Indeed, Canada has made a full-court press in the Asia-Pacific region. It is wooing countries such as China, India, Japan, and South Korea, which are eager to invest and trade in Canadian minerals, energy, and agricultural products. Harper has announced Canada’s intention to explore free-trade negotiations with China, and talks with Japan, Thailand, India, and South Korea are under way. As Harper put it during a visit to China in February, “We want to sell our energy to people who want to buy our energy.”

To be sure, Canadian companies will never abandon the U.S. market. Nevertheless, the U.S. recession and the rise of Asia have allowed Canada to diversify its economic relations. In 2010, only 68 percent of Canadian exports were destined for the United States, down from 85 percent in 2000. Canadians are accustomed to benign neglect from a neighbor preoccupied with more urgent global flashpoints, but since that neglect has grown so much as to be malign, they have begun to reappraise their relationship with the United States. As Canada develops closer ties with China and finds more receptive outlets for its exports, the United States may find itself with a less obliging partner to the north.

The Keystone XL pipeline will probably be approved eventually -- the economic consequences of not building it are simply too great -- but it will take a long time to undo the damage its delay has done to U.S.-Canadian relations. Obama’s mishandling of an ordinarily routine pipeline permit awakened Canadians to the problems with depending exclusively on the United States as an export market. Already, Ottawa has shifted toward alternative options that include exporting oil from the west and east coasts of Canada later this decade. To that end, the Harper government introduced legislation that will speed regulatory approval of such projects.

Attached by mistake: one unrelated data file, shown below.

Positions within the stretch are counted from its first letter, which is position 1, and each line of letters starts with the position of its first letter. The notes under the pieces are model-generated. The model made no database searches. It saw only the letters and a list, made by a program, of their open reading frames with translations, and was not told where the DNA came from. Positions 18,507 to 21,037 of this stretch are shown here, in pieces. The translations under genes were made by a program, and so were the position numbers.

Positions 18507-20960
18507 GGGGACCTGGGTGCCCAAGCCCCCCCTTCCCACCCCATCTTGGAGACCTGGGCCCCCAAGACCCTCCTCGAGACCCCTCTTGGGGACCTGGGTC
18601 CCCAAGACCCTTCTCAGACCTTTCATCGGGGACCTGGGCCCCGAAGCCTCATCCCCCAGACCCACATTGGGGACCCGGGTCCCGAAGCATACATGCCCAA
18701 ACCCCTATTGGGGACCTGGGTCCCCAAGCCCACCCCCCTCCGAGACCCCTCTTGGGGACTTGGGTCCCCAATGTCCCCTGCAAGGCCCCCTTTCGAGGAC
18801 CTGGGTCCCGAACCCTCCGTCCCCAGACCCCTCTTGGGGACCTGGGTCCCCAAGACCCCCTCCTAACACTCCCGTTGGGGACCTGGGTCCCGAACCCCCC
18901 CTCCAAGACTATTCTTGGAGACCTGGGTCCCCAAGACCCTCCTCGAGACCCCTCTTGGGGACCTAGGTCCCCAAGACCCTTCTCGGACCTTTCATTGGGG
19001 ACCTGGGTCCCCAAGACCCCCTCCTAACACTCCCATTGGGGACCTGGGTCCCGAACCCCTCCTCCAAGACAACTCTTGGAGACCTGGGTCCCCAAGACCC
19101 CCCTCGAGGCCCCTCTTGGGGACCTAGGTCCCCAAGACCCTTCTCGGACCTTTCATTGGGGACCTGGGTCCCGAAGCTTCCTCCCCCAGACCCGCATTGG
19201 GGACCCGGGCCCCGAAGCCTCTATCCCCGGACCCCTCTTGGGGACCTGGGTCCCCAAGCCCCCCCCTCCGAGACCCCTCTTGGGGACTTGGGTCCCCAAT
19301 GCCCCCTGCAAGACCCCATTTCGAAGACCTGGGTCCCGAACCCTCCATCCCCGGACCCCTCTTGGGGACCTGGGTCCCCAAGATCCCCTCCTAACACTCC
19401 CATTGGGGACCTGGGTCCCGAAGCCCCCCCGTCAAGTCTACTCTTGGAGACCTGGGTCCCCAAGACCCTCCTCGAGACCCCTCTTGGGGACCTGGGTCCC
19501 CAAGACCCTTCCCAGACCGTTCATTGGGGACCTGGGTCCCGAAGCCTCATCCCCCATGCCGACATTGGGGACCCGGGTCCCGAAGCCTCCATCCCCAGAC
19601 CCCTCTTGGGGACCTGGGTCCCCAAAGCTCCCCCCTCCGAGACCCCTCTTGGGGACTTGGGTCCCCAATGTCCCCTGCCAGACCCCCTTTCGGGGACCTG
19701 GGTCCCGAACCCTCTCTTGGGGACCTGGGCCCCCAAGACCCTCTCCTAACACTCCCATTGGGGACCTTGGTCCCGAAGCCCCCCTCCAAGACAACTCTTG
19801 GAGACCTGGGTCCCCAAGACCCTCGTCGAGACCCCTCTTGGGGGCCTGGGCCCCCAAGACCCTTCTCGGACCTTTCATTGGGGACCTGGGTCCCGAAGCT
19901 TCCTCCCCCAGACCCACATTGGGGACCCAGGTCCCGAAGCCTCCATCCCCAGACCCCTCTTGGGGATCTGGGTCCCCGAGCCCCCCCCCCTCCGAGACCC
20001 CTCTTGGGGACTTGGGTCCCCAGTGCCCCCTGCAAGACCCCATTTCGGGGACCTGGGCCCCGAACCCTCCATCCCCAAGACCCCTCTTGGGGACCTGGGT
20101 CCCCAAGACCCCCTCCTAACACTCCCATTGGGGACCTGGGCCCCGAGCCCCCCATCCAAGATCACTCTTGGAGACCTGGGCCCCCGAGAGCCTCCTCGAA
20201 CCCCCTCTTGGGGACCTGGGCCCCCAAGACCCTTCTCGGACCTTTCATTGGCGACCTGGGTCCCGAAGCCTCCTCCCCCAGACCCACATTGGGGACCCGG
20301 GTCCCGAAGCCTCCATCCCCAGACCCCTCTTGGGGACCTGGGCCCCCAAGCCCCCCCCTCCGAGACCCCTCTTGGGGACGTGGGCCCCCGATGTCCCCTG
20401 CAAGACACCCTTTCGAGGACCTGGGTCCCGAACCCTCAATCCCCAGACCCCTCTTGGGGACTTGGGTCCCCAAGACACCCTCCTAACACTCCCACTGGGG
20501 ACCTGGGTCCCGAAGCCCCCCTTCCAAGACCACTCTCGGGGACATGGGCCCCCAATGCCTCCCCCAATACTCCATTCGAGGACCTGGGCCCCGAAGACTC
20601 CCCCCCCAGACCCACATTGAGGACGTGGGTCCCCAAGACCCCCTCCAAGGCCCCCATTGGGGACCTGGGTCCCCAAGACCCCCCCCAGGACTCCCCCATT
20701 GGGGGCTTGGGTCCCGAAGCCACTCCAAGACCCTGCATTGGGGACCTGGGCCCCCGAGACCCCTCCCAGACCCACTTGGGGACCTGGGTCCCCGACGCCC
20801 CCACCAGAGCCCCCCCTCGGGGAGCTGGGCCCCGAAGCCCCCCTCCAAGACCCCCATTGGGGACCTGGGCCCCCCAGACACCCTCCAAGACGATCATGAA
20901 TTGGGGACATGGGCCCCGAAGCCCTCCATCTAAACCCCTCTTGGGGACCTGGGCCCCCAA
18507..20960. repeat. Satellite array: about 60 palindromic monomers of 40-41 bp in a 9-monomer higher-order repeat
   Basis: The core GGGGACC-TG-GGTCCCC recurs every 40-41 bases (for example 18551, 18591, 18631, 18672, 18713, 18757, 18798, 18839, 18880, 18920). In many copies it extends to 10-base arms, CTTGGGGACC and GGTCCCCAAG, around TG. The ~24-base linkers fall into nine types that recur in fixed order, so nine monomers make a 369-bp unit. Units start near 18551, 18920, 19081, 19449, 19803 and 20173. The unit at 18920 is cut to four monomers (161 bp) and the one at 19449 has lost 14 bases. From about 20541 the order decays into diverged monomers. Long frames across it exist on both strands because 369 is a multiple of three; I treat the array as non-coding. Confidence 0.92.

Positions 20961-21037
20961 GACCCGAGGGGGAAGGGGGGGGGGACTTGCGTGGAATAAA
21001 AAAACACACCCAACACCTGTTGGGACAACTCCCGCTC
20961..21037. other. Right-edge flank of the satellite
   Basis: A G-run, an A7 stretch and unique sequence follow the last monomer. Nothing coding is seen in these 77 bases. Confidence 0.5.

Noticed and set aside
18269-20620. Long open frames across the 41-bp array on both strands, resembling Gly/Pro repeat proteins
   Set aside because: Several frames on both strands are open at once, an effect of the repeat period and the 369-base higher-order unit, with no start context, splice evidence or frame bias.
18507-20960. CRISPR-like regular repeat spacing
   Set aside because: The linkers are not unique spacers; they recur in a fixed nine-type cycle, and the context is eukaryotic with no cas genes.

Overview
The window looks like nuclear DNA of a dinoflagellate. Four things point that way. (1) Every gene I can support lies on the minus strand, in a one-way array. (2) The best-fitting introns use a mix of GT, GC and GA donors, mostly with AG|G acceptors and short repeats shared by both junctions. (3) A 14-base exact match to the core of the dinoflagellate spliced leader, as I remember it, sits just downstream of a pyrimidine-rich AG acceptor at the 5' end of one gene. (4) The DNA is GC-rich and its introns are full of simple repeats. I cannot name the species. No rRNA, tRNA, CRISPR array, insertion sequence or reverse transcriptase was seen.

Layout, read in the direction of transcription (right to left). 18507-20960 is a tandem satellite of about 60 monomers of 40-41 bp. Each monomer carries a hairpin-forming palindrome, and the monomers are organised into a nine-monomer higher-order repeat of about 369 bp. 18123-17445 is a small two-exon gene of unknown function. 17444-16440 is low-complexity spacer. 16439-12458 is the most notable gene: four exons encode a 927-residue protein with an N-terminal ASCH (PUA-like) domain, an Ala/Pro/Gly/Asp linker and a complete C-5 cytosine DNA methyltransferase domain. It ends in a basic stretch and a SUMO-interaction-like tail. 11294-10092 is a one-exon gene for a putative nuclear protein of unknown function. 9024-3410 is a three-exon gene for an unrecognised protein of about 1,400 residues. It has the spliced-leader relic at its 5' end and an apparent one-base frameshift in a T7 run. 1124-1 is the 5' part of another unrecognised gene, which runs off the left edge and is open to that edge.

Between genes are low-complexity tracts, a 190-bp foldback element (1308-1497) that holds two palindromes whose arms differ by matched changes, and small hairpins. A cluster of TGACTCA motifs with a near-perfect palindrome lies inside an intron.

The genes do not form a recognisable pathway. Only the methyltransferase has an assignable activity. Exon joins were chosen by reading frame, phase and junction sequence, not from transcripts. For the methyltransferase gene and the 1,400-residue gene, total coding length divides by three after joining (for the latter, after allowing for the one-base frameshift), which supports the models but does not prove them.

In May 1961, U.S. President John F. Kennedy gave a speech before the Canadian parliament in which he celebrated the deep ties between the United States and Canada. “Geography has made us neighbors, history has made us friends, economics has made us partners, and necessity has made us allies,” he said. What Kennedy stated then is still true today, and the two countries, linked by shared values and a network of individual contacts, will continue to cooperate for their mutual security and prosperity. Yet none of the truths he listed should excuse neglect. Even relations between close allies require constant care. And when the world’s most powerful country allows narrow political considerations to trample the high-priority interests of its immediate neighbor, it raises questions not only about its ability to maintain an entrenched alliance but also about its capacity for steady global leadership.





An earlier version of this article did not disclose the fact that Derek Burney serves on the board of directors of TransCanada, the company behind the Keystone XL pipeline.


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  • DEREK H. BURNEY is Senior Strategic Adviser at Norton Rose Canada and served as Canadian Ambassador to the United States from 1989 to 1993. He serves on the Board of Directors of TransCanada. FEN OSLER HAMPSON is Chancellor’s Professor and Director of the Norman Paterson School of International Affairs at Carleton University.